Published online Mar 12, 2013. doi: 10.5499/wjr.v3.i1.3
Revised: January 13, 2013
Accepted: January 23, 2013
Published online: March 12, 2013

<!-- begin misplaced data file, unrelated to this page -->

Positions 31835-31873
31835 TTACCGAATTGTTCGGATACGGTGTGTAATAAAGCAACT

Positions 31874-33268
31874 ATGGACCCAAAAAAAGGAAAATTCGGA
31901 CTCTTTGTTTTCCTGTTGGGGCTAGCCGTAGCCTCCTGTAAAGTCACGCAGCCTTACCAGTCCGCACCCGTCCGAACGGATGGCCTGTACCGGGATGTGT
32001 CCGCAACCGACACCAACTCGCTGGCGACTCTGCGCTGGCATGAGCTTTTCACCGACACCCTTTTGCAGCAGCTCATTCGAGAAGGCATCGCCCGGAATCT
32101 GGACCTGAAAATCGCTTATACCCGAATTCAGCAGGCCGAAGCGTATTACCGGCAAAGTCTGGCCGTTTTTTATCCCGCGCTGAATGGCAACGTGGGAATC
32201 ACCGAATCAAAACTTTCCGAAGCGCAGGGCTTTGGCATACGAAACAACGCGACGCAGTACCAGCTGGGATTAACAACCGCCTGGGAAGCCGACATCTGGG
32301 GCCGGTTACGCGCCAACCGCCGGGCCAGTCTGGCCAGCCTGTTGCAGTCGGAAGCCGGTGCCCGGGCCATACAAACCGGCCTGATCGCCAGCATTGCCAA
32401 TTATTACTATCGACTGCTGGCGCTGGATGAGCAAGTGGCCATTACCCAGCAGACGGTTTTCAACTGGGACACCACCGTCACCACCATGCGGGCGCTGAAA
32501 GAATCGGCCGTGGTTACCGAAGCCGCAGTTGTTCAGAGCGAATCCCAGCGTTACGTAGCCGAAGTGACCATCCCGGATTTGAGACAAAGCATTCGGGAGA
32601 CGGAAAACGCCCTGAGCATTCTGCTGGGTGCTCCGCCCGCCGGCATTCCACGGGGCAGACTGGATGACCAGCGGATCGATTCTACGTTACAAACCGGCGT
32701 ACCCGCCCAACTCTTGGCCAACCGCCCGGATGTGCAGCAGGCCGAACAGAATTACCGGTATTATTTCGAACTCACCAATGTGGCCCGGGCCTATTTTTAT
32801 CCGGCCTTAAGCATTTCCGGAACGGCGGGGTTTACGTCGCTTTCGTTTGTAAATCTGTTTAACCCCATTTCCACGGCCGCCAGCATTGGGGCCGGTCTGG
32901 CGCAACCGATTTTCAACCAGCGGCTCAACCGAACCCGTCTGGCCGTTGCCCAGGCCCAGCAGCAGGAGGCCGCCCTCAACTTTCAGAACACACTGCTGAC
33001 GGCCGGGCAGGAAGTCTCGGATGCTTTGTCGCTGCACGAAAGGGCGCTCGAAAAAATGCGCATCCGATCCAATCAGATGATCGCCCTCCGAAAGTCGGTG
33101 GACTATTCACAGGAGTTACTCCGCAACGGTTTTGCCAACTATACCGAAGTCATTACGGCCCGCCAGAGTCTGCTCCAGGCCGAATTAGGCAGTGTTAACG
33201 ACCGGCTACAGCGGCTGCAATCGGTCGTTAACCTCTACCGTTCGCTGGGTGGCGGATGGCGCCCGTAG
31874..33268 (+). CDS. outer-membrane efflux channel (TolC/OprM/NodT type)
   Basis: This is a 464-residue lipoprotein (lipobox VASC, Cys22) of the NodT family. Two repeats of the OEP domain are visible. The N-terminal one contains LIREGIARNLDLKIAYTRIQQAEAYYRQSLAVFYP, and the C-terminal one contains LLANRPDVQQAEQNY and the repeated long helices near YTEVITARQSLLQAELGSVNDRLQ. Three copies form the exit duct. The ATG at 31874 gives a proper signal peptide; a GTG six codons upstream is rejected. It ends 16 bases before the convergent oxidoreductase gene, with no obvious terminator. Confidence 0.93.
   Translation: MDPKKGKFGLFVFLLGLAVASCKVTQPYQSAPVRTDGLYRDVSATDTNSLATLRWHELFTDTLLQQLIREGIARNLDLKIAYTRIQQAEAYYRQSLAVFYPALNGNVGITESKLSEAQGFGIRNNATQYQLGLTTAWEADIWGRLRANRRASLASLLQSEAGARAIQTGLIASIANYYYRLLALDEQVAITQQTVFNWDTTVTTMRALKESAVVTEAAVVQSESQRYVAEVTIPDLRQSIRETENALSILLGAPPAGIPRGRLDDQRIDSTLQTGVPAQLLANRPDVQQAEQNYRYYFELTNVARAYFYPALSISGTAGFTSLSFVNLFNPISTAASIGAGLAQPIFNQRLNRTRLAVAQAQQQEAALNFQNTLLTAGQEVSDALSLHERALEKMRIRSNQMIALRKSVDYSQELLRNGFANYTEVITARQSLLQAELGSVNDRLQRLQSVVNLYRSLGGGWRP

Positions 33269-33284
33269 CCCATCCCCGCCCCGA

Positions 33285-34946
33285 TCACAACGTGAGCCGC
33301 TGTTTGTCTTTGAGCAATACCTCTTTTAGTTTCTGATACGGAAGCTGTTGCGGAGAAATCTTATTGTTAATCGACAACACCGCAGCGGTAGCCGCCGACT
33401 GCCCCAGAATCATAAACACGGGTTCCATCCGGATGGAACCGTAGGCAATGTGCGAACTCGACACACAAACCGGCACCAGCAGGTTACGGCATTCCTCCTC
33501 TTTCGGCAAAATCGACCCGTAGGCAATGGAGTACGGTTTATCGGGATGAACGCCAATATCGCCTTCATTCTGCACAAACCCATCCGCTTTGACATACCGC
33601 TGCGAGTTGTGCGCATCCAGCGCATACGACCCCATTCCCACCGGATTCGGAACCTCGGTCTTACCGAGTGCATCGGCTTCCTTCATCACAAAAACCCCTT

Expansion of diagnostic criteria for rheumatoid arthritis and deletion of exceptions increases sensitivity, but at the expense of specificity. Two decades later, modification of criteria included the caveat: “absence of an alternative diagnosis that better explains the synovitis.” That puts great faith in the diagnostic skills of the evaluating individual and their perspectives of disease. The major confounding factor appears to be spondyloarthropathy, which shares some characteristics with rheumatoid arthritis. Recognition of the latter on the basis of marginally distributed and symmetrical polyarticular erosions, in absence of axial (odontoid disease excepted) involvement requires modification to avoid failure to recognize a different disease, spondyloarthropathy. Skeletal distribution, pure expression of disease in natural animal models and biomechanical studies clearly rule out peripheral joint fusion (at least in the absence of corticosteroid therapy) as a manifestation of rheumatoid arthritis. Further, such studies identity predominant wrist and ankle involvement as characteristic of a different disease, spondyloarthropathy. It is important to separate the two diagnostic groups for epidemiologic study and for clinical diagnosis. They certainly differ in their pathophysiology.